“We understand what the concern is—that people feel we are targeting a specific race because of the crime alerts, but that information is coming to us through the  victims,” Mays said. “Someone’s skin color, and whether they are male or female, even under stress, are the most easily identifiable characteristics.”

He explained that although the alerts assist in the investigation, arrests aren’t made based solely on the information received in the responses to the alerts, but rather through police work, such as reviewing surveillance cameras in the area.

But recognizing these generic descriptions have become more frequent, showing what could be implicit prejudice, social psychology professor David Marx said.

“Implicit prejudice is the negative feelings and/or beliefs (stereotypes) about a group that people hold without being aware of it,” Marx said. “Implicit prejudice is thought to operate automatically or without effort, with little intention or control on the part of the person.”

Marx felt the controversial situation could be improved through communication.

“It is definitely a tricky issue and culpability is hard to determine in these cases. Nevertheless it is an important issue that should be explored, discussed and shared as this is the only way to improve things—through research and discourse,” Marx said.

Some attendees at the Oct. 26 meeting confessed to scapegoating the description of the suspects during a crime, when in fact, no African-American had been to blame.

African Student Excellence Council Representative Helena McAllister shared her opinion regarding the alerts.

“I understand that the SDSUPD are required to put out the crime alerts, which is fine, but unless the description of the suspect is helpful, which ‘college-aged African-American male’ is not, then there is really no point in having one,” McAllister said. “I also feel that there should be some type of policy in place, such as a ‘suspect identification’ sheet or  something along those lines, to help survivors of crimes accurately describe the suspect.”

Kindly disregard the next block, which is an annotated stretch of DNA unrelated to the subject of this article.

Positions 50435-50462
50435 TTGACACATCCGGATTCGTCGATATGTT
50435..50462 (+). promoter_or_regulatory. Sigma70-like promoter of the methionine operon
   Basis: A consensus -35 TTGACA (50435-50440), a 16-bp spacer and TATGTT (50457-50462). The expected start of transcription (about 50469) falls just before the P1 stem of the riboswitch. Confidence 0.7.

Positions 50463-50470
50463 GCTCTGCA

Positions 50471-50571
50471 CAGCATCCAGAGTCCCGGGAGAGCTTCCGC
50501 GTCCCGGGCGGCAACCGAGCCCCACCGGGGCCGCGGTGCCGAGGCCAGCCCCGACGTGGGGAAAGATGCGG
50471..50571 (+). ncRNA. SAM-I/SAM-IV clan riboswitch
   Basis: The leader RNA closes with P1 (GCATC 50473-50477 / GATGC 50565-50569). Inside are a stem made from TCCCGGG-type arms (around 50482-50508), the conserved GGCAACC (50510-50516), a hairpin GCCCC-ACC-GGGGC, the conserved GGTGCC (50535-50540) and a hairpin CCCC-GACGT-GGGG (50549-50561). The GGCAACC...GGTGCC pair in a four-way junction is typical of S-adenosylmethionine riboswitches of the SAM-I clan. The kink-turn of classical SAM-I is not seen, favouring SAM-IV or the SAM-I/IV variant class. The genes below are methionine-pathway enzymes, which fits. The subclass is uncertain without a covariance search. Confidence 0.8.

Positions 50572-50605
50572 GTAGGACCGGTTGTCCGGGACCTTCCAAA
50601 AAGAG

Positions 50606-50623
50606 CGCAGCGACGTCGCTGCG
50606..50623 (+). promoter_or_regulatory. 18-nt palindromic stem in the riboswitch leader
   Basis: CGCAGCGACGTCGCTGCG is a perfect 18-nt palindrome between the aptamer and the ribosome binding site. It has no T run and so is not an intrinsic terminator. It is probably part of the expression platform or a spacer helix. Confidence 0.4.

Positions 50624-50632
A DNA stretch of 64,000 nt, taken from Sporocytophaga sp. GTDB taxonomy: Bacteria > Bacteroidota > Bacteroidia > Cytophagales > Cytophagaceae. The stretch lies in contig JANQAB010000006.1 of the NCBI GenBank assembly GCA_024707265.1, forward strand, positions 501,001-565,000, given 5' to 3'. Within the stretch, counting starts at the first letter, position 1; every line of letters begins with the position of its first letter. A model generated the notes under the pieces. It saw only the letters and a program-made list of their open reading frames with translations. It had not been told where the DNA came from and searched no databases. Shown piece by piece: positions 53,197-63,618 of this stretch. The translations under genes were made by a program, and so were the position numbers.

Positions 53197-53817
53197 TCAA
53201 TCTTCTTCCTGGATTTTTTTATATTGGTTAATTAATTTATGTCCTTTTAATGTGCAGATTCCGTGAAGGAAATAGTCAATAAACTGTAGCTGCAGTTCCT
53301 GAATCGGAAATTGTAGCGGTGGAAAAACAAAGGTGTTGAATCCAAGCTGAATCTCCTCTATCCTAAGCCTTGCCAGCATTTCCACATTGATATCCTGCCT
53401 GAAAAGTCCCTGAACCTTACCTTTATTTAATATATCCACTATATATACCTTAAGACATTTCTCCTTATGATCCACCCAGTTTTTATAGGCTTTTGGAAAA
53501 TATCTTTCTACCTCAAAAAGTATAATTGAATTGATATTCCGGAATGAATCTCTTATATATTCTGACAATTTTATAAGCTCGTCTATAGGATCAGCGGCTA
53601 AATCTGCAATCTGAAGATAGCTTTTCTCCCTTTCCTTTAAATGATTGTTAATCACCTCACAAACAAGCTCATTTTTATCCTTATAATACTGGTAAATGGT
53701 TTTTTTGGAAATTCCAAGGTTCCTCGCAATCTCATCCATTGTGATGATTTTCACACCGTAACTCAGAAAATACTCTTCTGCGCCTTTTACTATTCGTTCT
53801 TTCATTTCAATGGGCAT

Including details about cases would hamper the investigation and may tip off the suspects, Mays explained.

“We definitely understand their concerns and perceptions, but at the same time, there are also things that we cannot share, which is frustrating for us because we want to have that working partnership and trust with the community, that’s how we get our job done,” Mays said. “Unfortunately, there are things we can’t share which would help dispel the poor perception of the crime alerts.”

Stamps shared a desire for a new approach to report suspect descriptions with the police department.

“Crime alerts are a symptom of racial profiling … If you write ‘African-American male’ it identifies everyone on campus as a suspect. We would like to work with the police department to put out more effective crime alerts,” Stamps said.

On Nov. 9, a different racial profiling town hall meeting took place focusing on the effects of changing the crime alert descriptions. ASEC, Africana Studies major and minor representatives, SAAB, SAAS, MeChA, AChA and Students for Justice in Palestine as well as other organizations were in attendance.

The groups devised a list of solutions and demands for the university and police department, but did not wish to disclose their expectations until meeting with each institution.

The next meeting organized by ASEC will be in early December, along with an organized rally.

Photo by Monica Linzmeier, photo editor